The Difference Between Heavy Cream, Whipping Cream and Heavy Whipping Cream, Explained

If you're confused by all the various cartons of cream, we're here to help with an easy explanation of the differences and the best ways to use each one, so you know what to reach for whatever recipe you're making.

Have you ever stood in the supermarket dairy aisle, debating whether to buy heavy cream, heavy whipping cream or whipping cream? Is there a difference and does it matter? Despite their confusingly similar names, there are subtle differences between heavy cream and whipping cream. Adding to the confusion, heavy whipping cream is actually the same as heavy cream and whipping cream is sometimes called light whipping cream. While it probably won't make or break a recipe, knowing what to expect from each carton of cream will undoubtedly lead to less stress and more success in the kitchen.

person whipping cream in a bowl with a wisk
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The U.S. Food & Drug Administration has labeling standards for each kind of cream. Heavy cream and heavy whipping cream must contain at least 36% or more milk fat, while whipping cream, also known as light whipping cream, must contain 30% to 35% milk fat. If you're having trouble keeping that straight, just remember that if you see the word "heavy," you're dealing with a slightly higher fat content.


Pictured Recipe: Bourbon Whipped Cream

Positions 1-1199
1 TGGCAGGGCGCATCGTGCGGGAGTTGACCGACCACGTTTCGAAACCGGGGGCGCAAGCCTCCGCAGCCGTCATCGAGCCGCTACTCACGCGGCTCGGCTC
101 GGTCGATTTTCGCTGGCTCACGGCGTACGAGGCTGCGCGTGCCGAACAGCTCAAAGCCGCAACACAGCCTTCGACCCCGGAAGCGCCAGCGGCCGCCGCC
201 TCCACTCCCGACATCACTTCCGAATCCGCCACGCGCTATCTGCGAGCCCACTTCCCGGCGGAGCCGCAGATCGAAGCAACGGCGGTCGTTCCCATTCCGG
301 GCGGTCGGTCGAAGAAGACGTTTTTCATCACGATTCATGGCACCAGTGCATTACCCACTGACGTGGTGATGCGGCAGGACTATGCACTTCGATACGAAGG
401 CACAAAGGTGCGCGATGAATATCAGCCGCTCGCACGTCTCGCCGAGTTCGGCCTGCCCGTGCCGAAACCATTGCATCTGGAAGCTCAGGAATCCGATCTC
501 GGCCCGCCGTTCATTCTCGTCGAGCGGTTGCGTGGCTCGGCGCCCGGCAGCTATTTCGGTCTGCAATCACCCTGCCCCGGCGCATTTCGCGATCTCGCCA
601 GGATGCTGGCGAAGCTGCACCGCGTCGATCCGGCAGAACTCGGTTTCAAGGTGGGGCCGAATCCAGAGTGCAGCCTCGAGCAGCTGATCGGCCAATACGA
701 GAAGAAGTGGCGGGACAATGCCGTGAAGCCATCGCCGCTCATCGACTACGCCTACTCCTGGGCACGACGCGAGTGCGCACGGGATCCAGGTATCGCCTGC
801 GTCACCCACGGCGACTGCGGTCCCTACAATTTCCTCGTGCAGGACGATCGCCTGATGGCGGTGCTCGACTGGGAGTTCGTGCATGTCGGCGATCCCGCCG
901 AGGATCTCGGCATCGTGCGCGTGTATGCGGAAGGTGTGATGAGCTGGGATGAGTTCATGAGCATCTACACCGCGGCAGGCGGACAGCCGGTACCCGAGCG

When to Use Heavy Cream

A few percentage points of fat may seem insignificant and in many instances it won't matter. If you're whipping cream to dollop on pie or an ice cream sundae, heavy cream and whipping cream will both deliver. However, if you want to pipe whipped cream or create a specific topping of some kind, or if you want to fill a cake, opt for heavy cream. Its slightly higher fat content means it whips better and will be more stable. It also has greater staying power, so if you want to whip your cream more than a few hours ahead, again, go for heavy cream.

Heavy cream's higher fat content also makes it a better thickening agent, making it ideal for gratins, bisques or other creamy soups, savory cream sauces, and dessert sauces like butterscotch and caramel. As a bonus, the extra fat also adds richness and flavor.

Strawberry Cornmeal Layer Cake
Leigh Beisch

Pictured Recipe: Strawberry Cornmeal Layer Cake

When to Use Whipping Cream

If you have nutrition concerns and want a lighter option, go for whipping cream. Per tablespoon, it has 45 calories, 4.5 grams of fat and 3 g of saturated fat, whereas heavy cream has 50 calories, 5 g of fat and 3.5 g of saturated fat per tablespoon. Whipping cream also tastes a little lighter and has a more airy, pillowy texture that may be just what you want on top of your apple pie or peach crisp.

The Bottom Line

When it comes to cooking and baking with cream, fat equals versatility, which means heavy cream is the more all-purpose option and will have you covered for just about any recipe.

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